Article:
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second report card:
ontario liberal party leadership candidates

Seven candidates for Leader of the Ontario Liberal Party. After three more debates, we bring you seven follow-up report cards.

Kathleen Wynne (left) for staying the course? Glen Murray (centre) for meaningful change? Or Sandra Pupatello (right) for Leader of the Opposition? The shape of the race is well underway.

December 11, 2012 – Since the last Report Card on the Ontario Liberal Leadership race there have been three debates, totaling four to date. Different in format, these have been:

  • a presentation to the Canadian Club in Toronto;
  • a live session on TVOntario; and,
  • a web-cast debate in Northern Ontario similar in format to the first debate in Ingersoll, Ontario.

As a general observation, it should be noted that each candidate gets better with each performance. The guidance and briefings from their staff clearly show.

Like the first report card, this review will evaluate the candidates on the same 'insider-outsider scale' and the related 'marketing-product change scale' to address the greater question: Is the selection of a leader a question of marketing or product development? To reiterate from our last article in this series, the pure insider dance is all about marketing – the core of a party already, by and large, already likes the product. For the public at large, however, a real change is often highlighted by a changed product with different policy or direction.

In the Report Cards below, scores for status quo are the sum of the 'insider and marketing' values expressed as a percentage out of 20. Scores for broader change are the sum of the 'outsider and product' values also expressed as a percentage out of 20. Note, if Liberal delegates think future victory requires a new face and an existing product, they should focus on the high 'status quo' scores. If they think that a new offering is needed in order to win, they should focus on the high 'broader change' scores.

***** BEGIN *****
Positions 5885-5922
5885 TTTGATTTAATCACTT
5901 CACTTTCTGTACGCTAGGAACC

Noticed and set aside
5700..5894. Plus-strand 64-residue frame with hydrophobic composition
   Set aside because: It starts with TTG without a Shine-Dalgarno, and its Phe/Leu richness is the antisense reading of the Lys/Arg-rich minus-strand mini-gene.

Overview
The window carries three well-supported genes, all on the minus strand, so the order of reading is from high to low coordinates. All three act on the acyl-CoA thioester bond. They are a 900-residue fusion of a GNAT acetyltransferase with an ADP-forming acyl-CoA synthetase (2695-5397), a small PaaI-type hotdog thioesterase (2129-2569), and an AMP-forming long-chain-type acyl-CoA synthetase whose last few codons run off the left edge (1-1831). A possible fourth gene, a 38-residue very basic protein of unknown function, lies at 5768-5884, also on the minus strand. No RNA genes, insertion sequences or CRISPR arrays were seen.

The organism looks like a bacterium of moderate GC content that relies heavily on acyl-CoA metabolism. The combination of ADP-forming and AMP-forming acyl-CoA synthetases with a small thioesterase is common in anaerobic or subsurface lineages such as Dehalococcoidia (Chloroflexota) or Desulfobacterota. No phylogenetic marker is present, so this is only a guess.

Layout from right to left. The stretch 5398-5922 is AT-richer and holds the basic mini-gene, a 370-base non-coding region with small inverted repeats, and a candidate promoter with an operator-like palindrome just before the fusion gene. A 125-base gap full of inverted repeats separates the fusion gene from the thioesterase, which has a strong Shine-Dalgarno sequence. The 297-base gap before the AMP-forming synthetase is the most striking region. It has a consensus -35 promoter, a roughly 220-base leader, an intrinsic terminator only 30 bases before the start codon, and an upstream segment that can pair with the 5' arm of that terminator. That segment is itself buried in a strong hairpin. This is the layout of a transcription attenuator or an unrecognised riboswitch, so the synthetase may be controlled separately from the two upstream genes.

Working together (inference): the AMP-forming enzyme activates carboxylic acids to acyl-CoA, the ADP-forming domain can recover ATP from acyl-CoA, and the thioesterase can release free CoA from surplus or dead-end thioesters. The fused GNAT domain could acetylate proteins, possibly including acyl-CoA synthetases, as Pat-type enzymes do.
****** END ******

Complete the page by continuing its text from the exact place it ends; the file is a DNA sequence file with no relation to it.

• Eric Hoskins:
    Website | Dr. Hoskins' measured tones and presentation showcase him as a decent and caring individual. He has been prepared to highlight his difference with the status quo and has challenged underemployment amongst those aged 18 to 25. While admirable, this new focus has not been accompanied by any proposals about how to address the challenge faced. A similar example was his passionate commentary about the condition of aboriginal people and the absence of anything of substance on the question of what to do about it. An MD, he also has seemed confused about the recent vote of the Ontario Medical Association to ratify its new agreement with the Province saying in one debate he would vote for it and then saying in another debate that he did not vote. A small detail to be sure, but one of note.

    His campaign’s clear focus has been on high profile endorsements. These are more prominent on his website than anything else. This is consistent with a marketing focus. In our last report card we suggested his recent Rural plan might signal a move to more policy. This has not yet been the case.

    Insider: 3, Marketing: 9. Status Quo: 60%
    Outsider: 7, Product: 1. Broader Change: 40%

    Insider: 4, Marketing: 8. Status Quo: 60%
    Outsider: 6, Product: 2. Broader Change: 40%

  • Gerard Kennedy:
    Website | A month into the campaign, Kennedy finally has a functioning website which perhaps reflects his campaign so far – large on talk and critique but less based with any timely detailed propositions about what would be different under his leadership. In the debates so far, he has continued to highlight his differences with the current government but these have largely been differences of tone.

    Kennedy has clearly honed his skills as an opposition politician but why and how he would govern differently remains to be articulated or known.

    Insider: 1, Marketing: 10. Status Quo: 55%
    Outsider: 9, Product: 0. Broader Change: 45%

    Insider: 2, Marketing: 8. Status Quo: 50%
    Outsider: 8, Product: 2. Broader Change: 50%

  • Glen Murray:
    Website | The Murray campaign has continued to release policy and it appears, since the debate in Northern Ontario, that his policy agenda is beginning to set the terms for other candidates to engage. A brand new approach to job creation and innovation was released and endorsed by a number of high profile academic and business leaders. His proposals for significant Northern administrative devolution of power set the terms for the Northern Issues Debate.